Renal insufficiency is a term doctors use for renal failure or kidney failure. In other words, renal insufficiency, renal failure and kidney failure all mean the same thing. These terms are basically interchangeable. Another name for renal insufficiency is kidney insufficiency, but this term is rarely used.
Renal failure describes a condition in which the kidneys cannot function sufficiently. It is an extremely serious and life-threatening condition.
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There are two major types of this kidney disease.
There is acute renal failure, which happens when one of several possible forms of kidney disease causes the kidneys to stop functioning, It is described as acute renal insufficiency because it typically develops in a relatively short time. Acute kidney failure is dangerous because the kidneys suddenly stop filtering toxins, wastes and excess fluids from the body. This can have a catastrophic effect on other organs and on the body's metabolic processes. Acute renal failure is often the result of an infection, an injury, major surgery, or a condition called nephrotoxicity. Nephrotoxicity occurs when there is toxic damage to the tiny filters in the kidneys. It can also happen from an overdose of drugs, or when blood flow to a kidney is obstructed or blocked.
Emergency kidney dialysis is often needed in acute renal failure cases. Kidney function can sometimes be restored but this is not always possible. Acute renal failure often causes permanent kidney damage.
Chronic renal insufficiency, or CRI, is the other type of kidney failure. Chronic renal insufficiency is sometimes called progressive renal insufficiency. CRI often takes years or even decades progress to the point that symptoms present themselves. By the time CRI has been diagnosed, significant kidney damage has probably been done and renal failure is a possibility.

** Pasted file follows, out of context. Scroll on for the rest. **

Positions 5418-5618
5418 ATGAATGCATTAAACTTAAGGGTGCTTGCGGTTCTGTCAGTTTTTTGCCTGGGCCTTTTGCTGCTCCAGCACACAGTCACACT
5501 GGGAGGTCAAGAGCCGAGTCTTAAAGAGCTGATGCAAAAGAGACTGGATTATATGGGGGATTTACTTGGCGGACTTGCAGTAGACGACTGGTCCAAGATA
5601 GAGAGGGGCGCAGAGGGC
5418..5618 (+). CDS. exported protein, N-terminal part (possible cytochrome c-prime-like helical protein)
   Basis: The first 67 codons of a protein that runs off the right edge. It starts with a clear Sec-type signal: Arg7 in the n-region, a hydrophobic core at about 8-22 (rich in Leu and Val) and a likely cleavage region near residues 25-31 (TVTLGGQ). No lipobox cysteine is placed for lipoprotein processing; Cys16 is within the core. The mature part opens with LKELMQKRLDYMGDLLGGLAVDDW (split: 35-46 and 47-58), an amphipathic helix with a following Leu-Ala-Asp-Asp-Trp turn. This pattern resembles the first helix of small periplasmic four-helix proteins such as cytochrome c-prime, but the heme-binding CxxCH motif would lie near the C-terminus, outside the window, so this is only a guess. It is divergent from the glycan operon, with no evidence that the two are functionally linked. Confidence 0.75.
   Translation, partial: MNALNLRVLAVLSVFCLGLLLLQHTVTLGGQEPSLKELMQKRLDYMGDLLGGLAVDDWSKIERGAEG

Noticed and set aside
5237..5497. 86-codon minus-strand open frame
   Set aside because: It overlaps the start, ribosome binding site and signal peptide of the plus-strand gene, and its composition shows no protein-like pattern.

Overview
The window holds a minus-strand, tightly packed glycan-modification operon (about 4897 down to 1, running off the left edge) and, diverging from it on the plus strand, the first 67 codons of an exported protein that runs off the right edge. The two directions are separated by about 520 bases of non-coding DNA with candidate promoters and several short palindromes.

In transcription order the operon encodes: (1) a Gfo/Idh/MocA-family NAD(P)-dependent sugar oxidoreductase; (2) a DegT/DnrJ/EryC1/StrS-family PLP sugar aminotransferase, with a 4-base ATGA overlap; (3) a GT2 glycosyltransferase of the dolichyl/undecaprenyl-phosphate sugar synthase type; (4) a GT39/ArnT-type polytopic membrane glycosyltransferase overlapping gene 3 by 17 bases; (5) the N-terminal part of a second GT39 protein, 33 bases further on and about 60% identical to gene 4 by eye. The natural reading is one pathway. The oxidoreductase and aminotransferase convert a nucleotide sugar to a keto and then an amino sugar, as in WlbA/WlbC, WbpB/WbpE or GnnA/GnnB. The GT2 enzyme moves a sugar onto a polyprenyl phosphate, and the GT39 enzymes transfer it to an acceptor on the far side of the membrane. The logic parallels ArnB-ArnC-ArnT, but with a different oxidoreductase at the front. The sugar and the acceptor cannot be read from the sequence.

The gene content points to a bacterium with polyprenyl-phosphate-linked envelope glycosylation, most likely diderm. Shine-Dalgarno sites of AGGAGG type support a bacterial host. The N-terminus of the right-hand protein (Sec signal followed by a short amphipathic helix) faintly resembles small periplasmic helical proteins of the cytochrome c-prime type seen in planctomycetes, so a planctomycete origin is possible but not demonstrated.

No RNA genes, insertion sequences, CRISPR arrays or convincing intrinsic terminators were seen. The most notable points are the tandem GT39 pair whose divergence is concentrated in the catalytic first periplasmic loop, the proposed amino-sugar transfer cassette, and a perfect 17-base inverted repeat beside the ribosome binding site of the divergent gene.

Kidney damage from chronic renal insufficiency cannot be reversed. Once it reaches the end stage, known as end stage renal disease or ERSD, the kidneys no longer function at all. Unfortunately, at this stage, only two options for survival are available: kidney dialysis or a kidney transplant.
In the last few years, there has been some research indicating that the progress of chronic renal insufficiency can be slowed by certain treatments. One is controlling blood pressure with medications. Two common types of medications for blood pressure are the so-called ACE inhibitors and angiotensin II receptor blockers. Medications called statins, which help reduce high cholesterol, may also be beneficial. But more research is needed.
Individuals in certain high risk groups are more likely to experience kidney failure. Those with either Type I or Type II diabetes and high blood pressure are in the most danger. Kidney stones, kidney infections and kidney cancer also increase the chances that someone will suffer renal insufficiency. Others in higher risk groups include anyone over age 65, persons with a family history of kidney problems, and those who are overweight. Individuals who smoke are also at an increased risk.
Some recent studies have shown certain racial groups have higher rates of renal failure, including African-Americans, Asians Americans and American Indians.
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As mentioned above, signs and symptoms of renal insufficiency usually only appear after serious damage to the kidneys is already underway. So those in high risk groups should talk to their doctor about having kidney function tests done, even if it seems unnecessary. As is true with any other disease or disorder, the sooner treatment can begin, the better the chances of a positive and successful outcome.
You can read dozens of additional articles about this and related subjects by clicking on renal insufficiency [http://www.kidney-problem.org/renal-insufficiency.html] and kidney problems [http://www.kidney-problem.org].
Neal Kennedy is a former TV anchor, talk show host and medical reporter with a special interest in health and fitness topics.
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